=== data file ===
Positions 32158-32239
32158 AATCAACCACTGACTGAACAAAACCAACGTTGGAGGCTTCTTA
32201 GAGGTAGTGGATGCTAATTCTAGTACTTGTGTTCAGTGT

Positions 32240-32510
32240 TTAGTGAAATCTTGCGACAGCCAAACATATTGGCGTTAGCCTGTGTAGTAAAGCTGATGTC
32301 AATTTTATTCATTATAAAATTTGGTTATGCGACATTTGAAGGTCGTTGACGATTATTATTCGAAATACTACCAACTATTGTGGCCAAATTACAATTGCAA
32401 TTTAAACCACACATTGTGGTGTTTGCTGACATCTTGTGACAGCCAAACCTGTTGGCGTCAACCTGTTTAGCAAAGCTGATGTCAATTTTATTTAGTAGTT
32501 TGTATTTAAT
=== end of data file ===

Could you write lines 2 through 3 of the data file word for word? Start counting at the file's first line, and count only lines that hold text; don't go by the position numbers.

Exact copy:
32158 AATCAACCACTGACTGAACAAAACCAACGTTGGAGGCTTCTTA
32201 GAGGTAGTGGATGCTAATTCTAGTACTTGTGTTCAGTGT